Sicilian Tomato Salad On a recent trip to Trapani this salad was a staple at lunch. It’s so easy to make and as long as you use proper bo tomatoes it’s a winner every time. You need: 10 top of the range tomatoes (a mixed bag) 1 red onion roughly chopped 1 green chilli sliced 1 lemon Olive oil – the good shit Sea salt. Throw the lot into a big bowl, squeeze the lemon, douse on the olive oil and sprinkle with salt. Shake, mix and stir before decanting into your finest Tupperware. Bust out some home made olives We’re not talking growing your own, but here’s a bit of a money saving tip too. Pick up a gigantic jar of olives and drain them. Now pour on some squeezed lemon juice, olive oil, sea salt and pepper. This is your base. You can now mess about with these as you please. Add Feta cheese, chopped chilli and garlic, jalepenos, thyme … sometimes it’s pretty slick to stuff each olive with a roasted almond. Pea, Broad Bean and Edamame salad You can cheat and get the peas and broad beans frozen, but fresh these are amazing this time of year and it’s fun to pop them out of their skins. Try Japanese stores for the edamame or you can find soya beans in the frozen section of most supermarkets.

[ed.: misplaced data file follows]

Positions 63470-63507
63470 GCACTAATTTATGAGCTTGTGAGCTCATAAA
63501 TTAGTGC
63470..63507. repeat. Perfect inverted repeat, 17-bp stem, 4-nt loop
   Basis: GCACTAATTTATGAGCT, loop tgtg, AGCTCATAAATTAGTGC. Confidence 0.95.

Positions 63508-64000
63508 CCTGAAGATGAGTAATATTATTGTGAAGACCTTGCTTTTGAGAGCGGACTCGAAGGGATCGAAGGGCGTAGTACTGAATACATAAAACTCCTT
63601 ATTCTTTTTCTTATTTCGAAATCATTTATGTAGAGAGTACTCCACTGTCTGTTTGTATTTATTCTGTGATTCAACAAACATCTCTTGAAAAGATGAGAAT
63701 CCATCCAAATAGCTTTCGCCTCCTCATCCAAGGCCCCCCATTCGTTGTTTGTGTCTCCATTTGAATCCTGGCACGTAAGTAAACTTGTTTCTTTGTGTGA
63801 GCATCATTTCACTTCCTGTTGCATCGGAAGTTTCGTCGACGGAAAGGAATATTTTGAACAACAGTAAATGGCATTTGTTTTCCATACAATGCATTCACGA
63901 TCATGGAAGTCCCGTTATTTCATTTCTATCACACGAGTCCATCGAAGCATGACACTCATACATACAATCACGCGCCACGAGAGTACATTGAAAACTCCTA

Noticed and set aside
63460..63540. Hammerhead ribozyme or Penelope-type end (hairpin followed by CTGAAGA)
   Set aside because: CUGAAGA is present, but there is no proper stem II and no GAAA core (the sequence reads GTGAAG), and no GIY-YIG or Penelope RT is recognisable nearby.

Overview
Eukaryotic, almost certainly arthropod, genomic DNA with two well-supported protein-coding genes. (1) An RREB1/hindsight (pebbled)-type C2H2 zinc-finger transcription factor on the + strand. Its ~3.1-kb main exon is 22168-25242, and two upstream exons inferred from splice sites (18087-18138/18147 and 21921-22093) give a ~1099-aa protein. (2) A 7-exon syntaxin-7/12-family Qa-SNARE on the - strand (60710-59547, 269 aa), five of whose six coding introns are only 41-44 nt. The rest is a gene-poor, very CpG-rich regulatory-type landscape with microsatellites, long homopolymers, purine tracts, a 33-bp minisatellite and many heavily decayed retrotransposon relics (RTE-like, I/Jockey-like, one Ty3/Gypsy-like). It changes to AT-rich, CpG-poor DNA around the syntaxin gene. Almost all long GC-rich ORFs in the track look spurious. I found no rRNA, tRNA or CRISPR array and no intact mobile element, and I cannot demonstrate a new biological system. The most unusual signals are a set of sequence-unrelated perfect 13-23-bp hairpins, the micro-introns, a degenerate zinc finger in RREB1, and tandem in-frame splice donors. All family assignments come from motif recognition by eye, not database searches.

Steam or boil all the ingredients still in their skins. Remove from the heat and allow to cool. When they are cooled pop all the insides out into a big bowl, pour over a little olive oil, fresh mint and some salt. You can edit this as you like… it’s nice with green beans and some chopped chilli, throw in an Asian twist by adding some sesame oil and sesame seeds. Soft Bread Fresh Pizza I just thought this up; I guess it’s like a sandwich but better, because it’s called a pizza. Get your hands on a decent amount of fresh bread Some buffalo mozzarella Parma ham Rocket Basil Slice the bread and press down around the crusts creating a ridge around your pizza. Place some of the tomato salad as your base and then rip up your mozzarella. It’s a perfect pizza base – all you need to do now is add your toppings and drizzle over some of the tomato salad dressing.